Dr.Balsam indicated that he sees the LEED project as a way to encourage sustainable behavior both within the municipal government and in the community through leading by example. He also hopes that the project will provide a way to begin talking to people in the community about the links between climate change and public health threats. The project has already created some converts: Dr. Balsam noted that several people in the town’s building department were initially skeptical but were won over to sustainable building practices by the renovation. As a result of this project, the town is now obliged to include sustainability in its feasibility studies for all future renovations of municipal buildings. Through high visibility projects like this, Brookline is clearly putting sustainability and the threat of climate change on the local political agenda. Hopefully this will lead to more such projects in the future, both within Brookline and in other municipalities in the state.

Have you ever wondered whether or not all this recycling is doing any good? We hear plenty of bad news—overflowing landfills, rising energy consumption, islands of garbage floating in the ocean—but until recently it has been hard to figure out just how much impact our own individual behavior was having.  Boston-area company Greenbean Recycle aims to change that by installing high-tech “reverse vending machines” at university campuses and eventually other public areas around the city. Aimed at the Facebook and Twitter crowd, these machines provide recyclers with instantaneous feedback on how much they are recycling and on how much energy they have saved in the process. Users simply sign in and deposit their bottles; their recycling totals are tracked online. According to the company’s website, the company’s machines at MIT and Tufts had recycled 30,058 containers and saved 5313 kilowatt hours of energy as of February 9, 2012. Bottle deposit money can be deposited to a Paypal account, added to a student spending card, or donated to a charity of the user’s choice.

The instant feedback provided by this system gives an incentive to keep recycling in much the same way that the desire to get a high score in Tetris keeps players coming back. This is an example of the phenomenon of gamification, or adding video game-like incentives to encourage people to participate in socially desirable activities. Greenbean offers recycling competitions (the America Recycles for Thanksgiving challenge took 2636 containers out of the waste stream), and CEO Shanker Sahai envisions eventually giving away prizes provided by sponsors, such as Red Sox tickets, to encourage even more recycling.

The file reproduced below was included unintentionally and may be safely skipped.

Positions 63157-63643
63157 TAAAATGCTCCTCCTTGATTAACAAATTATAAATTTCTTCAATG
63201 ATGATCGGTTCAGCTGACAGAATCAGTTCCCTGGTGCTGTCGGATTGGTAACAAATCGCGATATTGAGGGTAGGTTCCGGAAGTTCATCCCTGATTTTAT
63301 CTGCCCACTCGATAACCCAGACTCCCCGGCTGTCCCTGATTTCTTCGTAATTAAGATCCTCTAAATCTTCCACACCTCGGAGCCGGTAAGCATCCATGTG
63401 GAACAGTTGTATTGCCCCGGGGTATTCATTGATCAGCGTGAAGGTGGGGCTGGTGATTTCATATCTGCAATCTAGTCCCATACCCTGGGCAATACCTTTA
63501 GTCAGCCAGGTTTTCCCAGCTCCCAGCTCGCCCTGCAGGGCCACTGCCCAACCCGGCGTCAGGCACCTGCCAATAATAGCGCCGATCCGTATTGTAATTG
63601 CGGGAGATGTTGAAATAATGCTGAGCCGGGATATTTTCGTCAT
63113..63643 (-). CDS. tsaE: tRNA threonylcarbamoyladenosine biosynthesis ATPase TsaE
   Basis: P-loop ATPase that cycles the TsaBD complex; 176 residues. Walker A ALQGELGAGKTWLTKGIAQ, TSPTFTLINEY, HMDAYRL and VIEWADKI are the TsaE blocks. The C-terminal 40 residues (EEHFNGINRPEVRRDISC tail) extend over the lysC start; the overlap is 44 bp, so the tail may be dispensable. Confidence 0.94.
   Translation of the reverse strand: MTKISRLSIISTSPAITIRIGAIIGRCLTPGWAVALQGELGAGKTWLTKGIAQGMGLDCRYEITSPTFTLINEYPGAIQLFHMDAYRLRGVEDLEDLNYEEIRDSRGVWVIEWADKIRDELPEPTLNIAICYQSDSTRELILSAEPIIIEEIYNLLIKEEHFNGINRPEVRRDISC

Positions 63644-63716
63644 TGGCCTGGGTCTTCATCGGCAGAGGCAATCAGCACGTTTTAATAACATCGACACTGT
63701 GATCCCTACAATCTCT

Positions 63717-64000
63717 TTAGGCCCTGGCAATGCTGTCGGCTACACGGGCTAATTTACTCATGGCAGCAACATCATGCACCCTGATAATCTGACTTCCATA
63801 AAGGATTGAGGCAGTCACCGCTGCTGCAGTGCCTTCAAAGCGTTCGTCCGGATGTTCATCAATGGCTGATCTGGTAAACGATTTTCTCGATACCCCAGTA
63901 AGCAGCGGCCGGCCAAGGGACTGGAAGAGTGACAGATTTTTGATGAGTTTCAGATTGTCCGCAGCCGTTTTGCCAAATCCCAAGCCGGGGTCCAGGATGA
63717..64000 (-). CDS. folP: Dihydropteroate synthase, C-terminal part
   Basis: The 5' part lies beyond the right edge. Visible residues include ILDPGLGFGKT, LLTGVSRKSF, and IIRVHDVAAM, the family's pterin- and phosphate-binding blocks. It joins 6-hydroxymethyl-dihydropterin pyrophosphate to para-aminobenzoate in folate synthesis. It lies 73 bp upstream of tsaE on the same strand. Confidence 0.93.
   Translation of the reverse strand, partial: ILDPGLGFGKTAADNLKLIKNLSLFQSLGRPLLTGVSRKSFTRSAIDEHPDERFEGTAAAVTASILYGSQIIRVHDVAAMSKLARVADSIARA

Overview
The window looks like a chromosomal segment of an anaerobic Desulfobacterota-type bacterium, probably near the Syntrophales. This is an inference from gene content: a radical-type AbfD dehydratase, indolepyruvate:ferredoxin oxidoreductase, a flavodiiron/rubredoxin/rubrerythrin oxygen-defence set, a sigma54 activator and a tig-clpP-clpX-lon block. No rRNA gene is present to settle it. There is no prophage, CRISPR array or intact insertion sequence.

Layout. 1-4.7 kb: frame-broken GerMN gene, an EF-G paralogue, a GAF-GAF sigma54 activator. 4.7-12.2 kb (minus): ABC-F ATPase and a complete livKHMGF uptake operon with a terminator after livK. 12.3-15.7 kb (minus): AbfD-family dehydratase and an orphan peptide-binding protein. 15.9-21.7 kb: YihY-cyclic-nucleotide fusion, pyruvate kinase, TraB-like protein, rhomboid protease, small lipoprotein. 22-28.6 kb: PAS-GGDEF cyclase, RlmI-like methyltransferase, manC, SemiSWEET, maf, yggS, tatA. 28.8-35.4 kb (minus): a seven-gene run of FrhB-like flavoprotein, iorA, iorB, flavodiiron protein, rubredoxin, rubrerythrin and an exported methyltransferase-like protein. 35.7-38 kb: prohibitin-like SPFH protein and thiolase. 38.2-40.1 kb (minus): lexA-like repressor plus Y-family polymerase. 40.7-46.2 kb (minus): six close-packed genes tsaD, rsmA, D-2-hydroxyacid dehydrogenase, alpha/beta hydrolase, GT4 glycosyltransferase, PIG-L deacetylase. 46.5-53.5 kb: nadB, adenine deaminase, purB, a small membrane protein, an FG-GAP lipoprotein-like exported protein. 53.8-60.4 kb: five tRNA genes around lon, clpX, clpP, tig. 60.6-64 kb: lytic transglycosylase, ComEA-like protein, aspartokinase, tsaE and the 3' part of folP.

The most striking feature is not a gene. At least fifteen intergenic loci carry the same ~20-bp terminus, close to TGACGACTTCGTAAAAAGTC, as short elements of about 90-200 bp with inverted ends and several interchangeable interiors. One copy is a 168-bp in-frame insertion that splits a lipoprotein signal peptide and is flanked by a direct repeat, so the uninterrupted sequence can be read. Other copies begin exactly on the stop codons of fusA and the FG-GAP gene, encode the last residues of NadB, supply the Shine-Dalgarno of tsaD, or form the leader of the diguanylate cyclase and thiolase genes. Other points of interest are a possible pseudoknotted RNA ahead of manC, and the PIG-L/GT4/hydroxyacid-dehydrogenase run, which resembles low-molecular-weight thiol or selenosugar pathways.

Anyone who has had (or known someone who has had) a video game obsession knows how easy it is to get hooked on simple, repetitive tasks for which rewards are given. Gamification provides a wealth of opportunities to encourage people to participate in beneficial activities by reframing them as competitive games rather than chores. In the future it would be interesting to see more experimentation in this area, such as testing whether or not intermittent rewards (e.g. a small chance to win a random prize each time a bottle is inserted into the machine), would increase use.

We applaud Greenbean for its innovative program, and hope to see more of its machines around the city in the near future.

From left: view of the cab; Erika “driving” the truck; view from the front. Photos courtesy of Isaac Griffith-Onen.

On December 15th Undersecretary of Energy Barbara Kates-Garnick cut the ribbon for 8 new vehicles in Frito Lay’s electric truck fleet at the distribution center in Braintree, MA.  This year, the company increased its electric truck fleet to 176 vehicles, making it the largest in the country.  The greenhouse gas emissions and fuel cost savings these trucks produce make them a sound advancement in environmentally friendly trucking.  Frito Lay drivers rave about the new green trucks; the vehicles are very quiet, almost in audible.  One employee, Ed St. Onge, told me that the trucks help with brand recognition and that people in cities approach the nearly silent running vehicles to ask questions.  The trucks also make more a more pleasant trucking experience because they do not use any gasoline, and therefore do not smell as pungent.

The trucks run entirely on electricity, cutting greenhouse gas emissions by about 75%, compared to a gasoline vehicle.  They are equipped with two large battery packs each containing 24 specially designed 12-volt batteries.  The batteries last 5-7 years, but the manufacturer can remotely detect if there is a problem with the battery before that.  If there is a problem, the company contacts Frito Lay with the exact truck information and details on the problem.  Braking regenerates the batteries, making the trucks ideal for stop-and-go traffic patterns.  The batteries last about 60 highway miles or 100 city miles and take about 5 hours to fully recharge.  Most trips Frito Lay makes are within 50 miles of the distribution center, making these vehicles ideal transporters.

At about $200,000 per vehicle, the trucks cost twice as much as a normal truck. However, Steve Hanson, Frito Lay Senior Sustainability Manager, says that the savings in fuel costs justifies the up-front difference within just 3-4 years.  While a diesel truck generates approximately $50-60 in daily maintenance costs, its electric counterpart only costs $6 per day.  Mr. Hanson said that part of Frito Lay’s motivation in kicking off this “green fleet” is in anticipation of future environmental standards becoming stricter.  Rather than new regulations forcing an abrupt change, Frito Lay has spent the past 7 years testing different green transportation technologies to determine which yielded the highest returns for the company.

From left: view of the dashboard; view of driver side battery pack; LED headlights. Photos courtesy of Isaac Griffith-Onen.